While climbing a mountain with his son in the Andes, Jukka Virnala the first and favorite Finnish logger I met, received an important call…well the call was about a forest job someone needed him to do but the ever entertaining Jukka made a smart point about the things, like work, that follow and stay with a person no matter what adventure they may be on.
I am lucky enough to have come to Finland to meet families like Jukka Virnala’s who have welcomed and quickly immersed me in a way of life both familiar and different than my own. I was invited to the Virnala’s lovely home with my host family, the Vuorelas. Jukka made pancakes in their summer cottage and his wife Raija prepared beautiful cakes, and quiche served with leipäjuusto (fancy Finnish oven cheese) and coffee. Jukka joked that if he is not in the forest working, he is usually making pancakes. A thinner version of the American lumberjack style flapjacks, this evening meal is served with sugar or jam rather than maple syrup. I was warmed by their friendliness and the heat of the pancake pan occupying the center of the table in the cozy cottage. Jukka and Raija’s daughter Elina, and son’s Jussi and Antti, new friends I wish I had met earlier on my trip, told me stories and asked me questions. It was so nice to spend some time with such a nice family, hear about their travels and chat with Jukka via translator Liisa about forestry.
Jukka is well versed in Finnish forest management, I first met Jukka when we visited his office, the forest. He was working on a complicated project with multiple landowners making space for a waste water pipe between Kurikka and Jurva. I do wish I could speak more Finnish so I could speak more with Jukka but he promises to know English by the time I return to Finland. Sometimes language is not needed to evaluate how much a person knows, cares and does.
The cut to length system used in Finland and by Jukka’s company is different than the whole-log harvest I am used to in Northern California. The operators, contractors and foresters must be flexible to accommodate the needs of forest landowners and mills as well as the forest regulations and certificates. Finland’s forests are monitored by the international Programme for the Endorsement of Forest Certification schemes (PEFC.) This certification program excels at tracking the origin of wood in Finland and the ecological, social, and economical factors of sustainable Finnish Forests. Jukka say the certification system is working well, but mentioned that there are always new challenges and regulations to adapt and manage for. This is a similar issue in California.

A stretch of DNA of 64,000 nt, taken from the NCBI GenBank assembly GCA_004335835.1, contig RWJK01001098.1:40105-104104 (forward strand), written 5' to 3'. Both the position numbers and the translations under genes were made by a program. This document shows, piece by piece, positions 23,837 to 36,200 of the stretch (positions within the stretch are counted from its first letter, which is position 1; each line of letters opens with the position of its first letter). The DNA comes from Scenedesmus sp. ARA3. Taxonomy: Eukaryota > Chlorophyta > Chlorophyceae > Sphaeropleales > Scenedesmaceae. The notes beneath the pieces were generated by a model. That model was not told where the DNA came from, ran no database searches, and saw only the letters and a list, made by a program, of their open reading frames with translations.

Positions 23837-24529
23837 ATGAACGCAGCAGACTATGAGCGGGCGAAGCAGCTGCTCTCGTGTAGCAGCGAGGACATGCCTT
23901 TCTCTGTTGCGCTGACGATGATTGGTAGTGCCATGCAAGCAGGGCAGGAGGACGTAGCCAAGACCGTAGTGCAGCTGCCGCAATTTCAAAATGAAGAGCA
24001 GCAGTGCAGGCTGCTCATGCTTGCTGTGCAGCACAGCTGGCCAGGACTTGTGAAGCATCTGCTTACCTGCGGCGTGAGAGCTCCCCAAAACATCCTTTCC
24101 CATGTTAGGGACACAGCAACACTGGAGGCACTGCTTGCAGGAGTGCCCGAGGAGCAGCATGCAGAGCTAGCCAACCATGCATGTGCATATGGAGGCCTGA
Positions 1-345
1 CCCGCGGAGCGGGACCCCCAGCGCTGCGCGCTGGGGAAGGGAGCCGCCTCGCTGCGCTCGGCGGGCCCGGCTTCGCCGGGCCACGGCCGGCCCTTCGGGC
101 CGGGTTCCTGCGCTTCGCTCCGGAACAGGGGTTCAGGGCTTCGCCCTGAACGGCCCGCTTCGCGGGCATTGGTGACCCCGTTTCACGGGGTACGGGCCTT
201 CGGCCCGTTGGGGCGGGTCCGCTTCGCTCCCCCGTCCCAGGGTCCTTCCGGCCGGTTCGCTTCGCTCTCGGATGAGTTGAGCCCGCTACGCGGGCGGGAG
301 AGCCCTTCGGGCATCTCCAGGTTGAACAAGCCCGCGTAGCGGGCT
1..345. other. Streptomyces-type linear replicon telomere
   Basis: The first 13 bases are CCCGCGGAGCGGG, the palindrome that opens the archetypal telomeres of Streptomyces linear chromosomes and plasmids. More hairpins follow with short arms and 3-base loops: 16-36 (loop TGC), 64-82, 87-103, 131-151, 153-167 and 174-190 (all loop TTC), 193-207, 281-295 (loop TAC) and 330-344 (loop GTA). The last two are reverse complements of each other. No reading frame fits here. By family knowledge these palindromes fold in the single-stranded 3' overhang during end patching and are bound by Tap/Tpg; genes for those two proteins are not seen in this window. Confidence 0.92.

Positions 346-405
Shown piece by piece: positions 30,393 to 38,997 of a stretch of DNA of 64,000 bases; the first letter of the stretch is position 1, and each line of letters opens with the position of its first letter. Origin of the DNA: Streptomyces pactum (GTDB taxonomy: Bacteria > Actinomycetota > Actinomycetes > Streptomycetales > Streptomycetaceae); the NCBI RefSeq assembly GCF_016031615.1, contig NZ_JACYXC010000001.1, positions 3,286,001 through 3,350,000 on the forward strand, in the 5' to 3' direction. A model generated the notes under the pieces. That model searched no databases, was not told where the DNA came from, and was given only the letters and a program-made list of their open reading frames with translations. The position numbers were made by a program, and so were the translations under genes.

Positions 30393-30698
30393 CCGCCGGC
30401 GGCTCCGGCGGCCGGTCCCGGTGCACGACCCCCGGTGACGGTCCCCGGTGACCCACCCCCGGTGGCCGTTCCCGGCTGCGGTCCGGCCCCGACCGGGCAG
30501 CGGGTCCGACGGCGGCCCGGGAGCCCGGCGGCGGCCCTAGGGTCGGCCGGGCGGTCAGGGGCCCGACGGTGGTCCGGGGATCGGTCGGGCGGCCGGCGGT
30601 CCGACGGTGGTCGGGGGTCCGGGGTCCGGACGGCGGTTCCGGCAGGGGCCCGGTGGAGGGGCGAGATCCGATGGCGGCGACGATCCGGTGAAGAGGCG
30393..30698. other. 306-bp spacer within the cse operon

In Finland more and more landowners are not working on the forests themselves. The 62% of privately owned forests in Finland are also mostly owned by an aging population. This provides a market for innovation, entrepreneurship, and new tools for the forest industry. I wonder what this trend will bring to Finland’s public opinion of forest management. Without this hands on connection to the forest, to their roots, will the Finn’s who are said to live in the forests have an increased need, like California does, to educate the public about forest management? The health of the forests and this industry need dynamic leaders, like Jukka, who encourage younger generations to work with this important resource. Like my California forestry friends and logging father, he must also successfully navigate regulation changes, forest management and landowner needs.
New technology and standards of forest management are just as important as communication for the future of Finland’s forests. The editor of the local newspaper,Terhi Rintala, wrote a nice article about our visit to Jukka’s company Metsäkoneurakointi (forest machine contractor), our studies in Finland and Cal Poly.
Driving home with with Liisa, we discussed how to best educate people about farm life, about forestry life. How easily a negative message travels, and how perhaps visiting the farm or forest is the best way to show people how farmers and foresters care about their work. I was thinking the whole time how lucky I was to be placed with a family here who has such similar values as myself. Though sometimes language, mannerisms and tastes have been different in Finland, I have absolutely been captivated by the generosity, kindness and warmhearted welcome many Finnish people have provided. As I leave on the train from Seinäjoki I realize how hard goodbyes are.
While I was quite lucky to see the Vuorela family a handful of times during my stay and friends like Jukka many times, even the by chance meeting at the forestry center in Seinäjoki, many people I meet just once. I am impressed by the hospitality and charm with each meeting. How even though I have met them just that day I feel like we are good friends already. I am saddened to leave these friends but value this lesson in maximizing the time we are given with those we meet. Your actions follow you wether you see that person once or hundreds of times. I will do my best to make the people I meet feel welcome. I learned this lesson long ago at home, but really value the cordial nature of the friends I have come to love in Finland.
I am in the forest industry because of people like Jukka, talented, hardworking individuals that care for their family, land and the future of forestry. I am very thankful for the generosity of the Virnala Family and Finland for teaching me lessons in generosity, forestry and their roots. As I near the end of this journey, I know it is the good people I have met that I will remember and hope to see again in Finland. Kiitos paljon (thank you very much) for being my friend.